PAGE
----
On the tenth anniversary of the twin tower attacks Muslims young and old will be aiming to learn and implement a tradition of mercy that has been ignored by its detractors, its supposed followers and those who committed the atrocities on that fateful day.
Like most I distinctly remember witnessing the moment live on television when the hijacked planes crashed into New York’s Twin towers. Unlike most for me it was a moment of rejoicing. As a fourteen year old Muslim I had grown up watching countless injustices and humiliations inflicted on Muslim populations worldwide. As far as I was concerned the cause of most of that misery was getting its recompense.
Although my ideals at a young age were based on the eye for an eye mentality the justification was easily found being taught by those who have no authority in teaching Islam and very little understanding of its traditions and its central message of compassion.
Despite such individuals being in the few the airplay they have received since the disaster of ten years previous is highly disproportionate. As Islam has fast become the favourite topic of discussion and ridicule these few who have perverted a sacred tradition are shown to be its torch bearers.
It is a distinction they carry with pride and those who have an alternate agenda are willing to give them the platform to confuse a whole generation. This unholy alliance has drowned out the voices of those wishing to present the true tradition that seeks to build character and discipline teaching individuals to live equitable lives and to instil mercy into their being.
In such an age of confusion I count myself fortunate to be able to follow and be guided by the classical tradition of Islam preserved and handed down from teacher to student for over fourteen hundred years.
It is with this aim that on Sunday exactly a decade on from the most infamous event of this Century I will begin my first term at the Micro Madrassa set up and run by the Greensville Trust.
I will do this in the aim of acquiring classical Islamic knowledge that has a chain of transmission going all the way back to its founder. I will not be alone in this pursuit and those who sit with me have one aim in putting into practice what is learnt so one can better him/herself individually and become of greater benefit to themselves, their families and society at large.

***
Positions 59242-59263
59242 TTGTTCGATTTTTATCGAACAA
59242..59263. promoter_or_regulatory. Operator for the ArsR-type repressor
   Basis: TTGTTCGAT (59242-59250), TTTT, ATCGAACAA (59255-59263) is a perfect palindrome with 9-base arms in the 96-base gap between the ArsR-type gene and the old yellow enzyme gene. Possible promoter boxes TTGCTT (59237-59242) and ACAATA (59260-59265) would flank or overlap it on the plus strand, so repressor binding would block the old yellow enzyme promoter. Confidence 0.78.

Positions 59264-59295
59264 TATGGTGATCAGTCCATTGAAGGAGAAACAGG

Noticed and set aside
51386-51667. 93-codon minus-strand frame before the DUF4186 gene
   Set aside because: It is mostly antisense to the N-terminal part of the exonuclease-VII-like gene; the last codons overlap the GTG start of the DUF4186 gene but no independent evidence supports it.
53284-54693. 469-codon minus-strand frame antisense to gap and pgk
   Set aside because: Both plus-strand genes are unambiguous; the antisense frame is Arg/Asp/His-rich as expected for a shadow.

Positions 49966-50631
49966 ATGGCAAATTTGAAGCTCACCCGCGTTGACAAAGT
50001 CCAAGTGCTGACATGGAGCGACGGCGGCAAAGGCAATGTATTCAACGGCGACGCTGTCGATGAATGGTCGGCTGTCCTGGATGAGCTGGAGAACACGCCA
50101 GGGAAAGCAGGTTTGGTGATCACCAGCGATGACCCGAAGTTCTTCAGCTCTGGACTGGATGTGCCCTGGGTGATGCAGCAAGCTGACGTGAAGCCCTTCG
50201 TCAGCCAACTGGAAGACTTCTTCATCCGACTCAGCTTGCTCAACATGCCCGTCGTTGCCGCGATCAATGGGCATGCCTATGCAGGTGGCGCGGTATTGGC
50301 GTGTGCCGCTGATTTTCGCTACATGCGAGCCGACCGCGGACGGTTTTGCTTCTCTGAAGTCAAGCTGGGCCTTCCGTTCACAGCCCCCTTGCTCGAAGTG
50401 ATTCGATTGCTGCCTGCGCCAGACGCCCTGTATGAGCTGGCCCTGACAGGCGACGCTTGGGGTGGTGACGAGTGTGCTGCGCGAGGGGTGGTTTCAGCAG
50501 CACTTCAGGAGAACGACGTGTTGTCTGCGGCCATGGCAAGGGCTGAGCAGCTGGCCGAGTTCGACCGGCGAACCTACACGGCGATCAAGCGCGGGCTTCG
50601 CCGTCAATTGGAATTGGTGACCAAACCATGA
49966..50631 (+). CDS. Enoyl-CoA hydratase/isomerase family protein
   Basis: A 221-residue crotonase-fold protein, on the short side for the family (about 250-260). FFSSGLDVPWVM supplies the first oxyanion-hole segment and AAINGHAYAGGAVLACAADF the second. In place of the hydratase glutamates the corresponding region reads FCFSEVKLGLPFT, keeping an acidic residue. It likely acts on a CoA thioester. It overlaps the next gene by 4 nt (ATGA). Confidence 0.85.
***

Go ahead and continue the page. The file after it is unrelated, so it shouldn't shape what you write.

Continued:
In the words of the Madrassa’s founders it is designed as a “neutral space” for the study of Islam away from the ideological differences and sectarianism that has become commonplace amongst centres of Islamic learning in the West and even the Muslim world.
It is precisely this web of confusion that many young Muslims have been caught in, not being able to decipher in their ignorance between sound tradition and heretical innovation.
Ultimately this lack of sound knowledge or of any knowledge has created a culture of hate and revenge. If the last ten years have taught us anything it is that when hate is met with hate and vengeance is the order of the day then one disaster after another follows.
Innocence is butchered in lands that most of us have and will most likely never set foot in, and the sons of our own land are brought home in body bags with much confusion as to what exactly they gave their lives for.
One of the founders and teachers at the Madrassa Shaykh Ibrahim Osi Efa has mentioned the aim of the Madrassa is to produce educated Muslims. In doing this it will no doubt open the eyes of many including myself as to the true nature of the evil that took place on September 11th 2001 and has perpetuated ever since.
What I took for knowledge ten years ago made in my mind an unmerciful act to be a justifiable cause. It is somewhat poignant that the interceding decade has led me to the circles where it is taught as principle that, “knowledge is mercy.”